Rev. Pinkney's energy and optimism after eight months behind bars for a crime he did not commit was amazing, but he was also sober about his situation.
Rev. Pinkney wanted to know, have you ever heard of the First Alabama Cavalry or the name Newton Knight? Not likely. It was a story written by Paul Wilcox. The capitalist media have always promoted stories of “former Confederate soldiers” who loyally served the Confederacy, loved General Robert E. Lee, had no issues with slavery, and so on. But there is another story. A hidden history of poor whites' opposition to the Confederacy and to slavery.
Newton Knight was a poor white farmer who fought the Confederacy with all his might. The First Alabama Cavalry was an anti-slavery, pro-Union cavalry mostly white, but also with Blacks, about 2,000 in total, whose members fought the Confederacy and eventually were escorts for Gen. Sherman during his historic march through Georgia in 1864.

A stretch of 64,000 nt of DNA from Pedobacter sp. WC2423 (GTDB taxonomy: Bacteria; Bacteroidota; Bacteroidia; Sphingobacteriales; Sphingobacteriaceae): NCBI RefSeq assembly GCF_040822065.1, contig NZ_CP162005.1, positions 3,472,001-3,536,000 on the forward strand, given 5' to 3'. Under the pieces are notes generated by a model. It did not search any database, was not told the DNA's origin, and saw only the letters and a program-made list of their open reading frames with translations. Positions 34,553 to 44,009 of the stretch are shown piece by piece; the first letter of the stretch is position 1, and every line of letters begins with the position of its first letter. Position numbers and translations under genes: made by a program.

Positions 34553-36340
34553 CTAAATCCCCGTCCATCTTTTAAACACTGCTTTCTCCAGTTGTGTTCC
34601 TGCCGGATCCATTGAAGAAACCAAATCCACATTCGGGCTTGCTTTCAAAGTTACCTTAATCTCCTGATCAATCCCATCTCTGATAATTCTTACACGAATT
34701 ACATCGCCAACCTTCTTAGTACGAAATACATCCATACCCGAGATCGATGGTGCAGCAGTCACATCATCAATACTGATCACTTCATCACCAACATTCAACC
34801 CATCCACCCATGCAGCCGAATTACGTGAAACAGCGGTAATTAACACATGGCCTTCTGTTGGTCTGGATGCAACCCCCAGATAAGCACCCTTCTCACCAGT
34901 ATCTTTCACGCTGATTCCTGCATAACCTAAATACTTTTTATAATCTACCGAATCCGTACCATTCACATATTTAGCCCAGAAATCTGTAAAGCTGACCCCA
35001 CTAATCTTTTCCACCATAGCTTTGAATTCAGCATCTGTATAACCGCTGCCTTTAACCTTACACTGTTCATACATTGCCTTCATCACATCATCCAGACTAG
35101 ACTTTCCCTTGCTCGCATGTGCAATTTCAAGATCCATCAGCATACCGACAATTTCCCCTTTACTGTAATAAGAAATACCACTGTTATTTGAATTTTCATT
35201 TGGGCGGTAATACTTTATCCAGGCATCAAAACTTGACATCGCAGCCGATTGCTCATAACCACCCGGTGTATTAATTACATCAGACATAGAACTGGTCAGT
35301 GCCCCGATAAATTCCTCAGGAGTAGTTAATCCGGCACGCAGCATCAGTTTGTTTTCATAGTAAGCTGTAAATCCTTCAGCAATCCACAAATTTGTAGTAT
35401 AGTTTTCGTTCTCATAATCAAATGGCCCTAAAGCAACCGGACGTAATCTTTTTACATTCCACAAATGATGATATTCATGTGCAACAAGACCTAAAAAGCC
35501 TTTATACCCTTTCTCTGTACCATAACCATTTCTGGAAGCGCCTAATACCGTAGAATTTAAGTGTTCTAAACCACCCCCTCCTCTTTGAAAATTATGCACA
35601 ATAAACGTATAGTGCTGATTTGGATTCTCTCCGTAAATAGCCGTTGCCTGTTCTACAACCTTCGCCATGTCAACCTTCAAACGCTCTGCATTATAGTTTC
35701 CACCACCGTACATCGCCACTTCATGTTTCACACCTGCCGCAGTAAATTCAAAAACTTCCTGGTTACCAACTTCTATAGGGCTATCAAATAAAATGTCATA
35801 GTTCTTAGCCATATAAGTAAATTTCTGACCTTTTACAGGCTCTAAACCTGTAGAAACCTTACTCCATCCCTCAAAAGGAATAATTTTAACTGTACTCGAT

The greatest opposition to slavery came from the enslaved themselves, who always had escape in mind, who aided both the Union Army and Confederate deserters, fought for the right to fight the Confederacy, and heroically struggled for their freedom at every turn. There was also significant opposition to the Confederacy from poor whites in every slave state.
Rev. Pinkney's activism and kindness have won him the respect and admiration of many of the poor white prisoners, along with over 95% of the Black prisoners. We must stand together and fight back, Blacks, whites, poor whites, and all others. It is not just one thing, it is everything.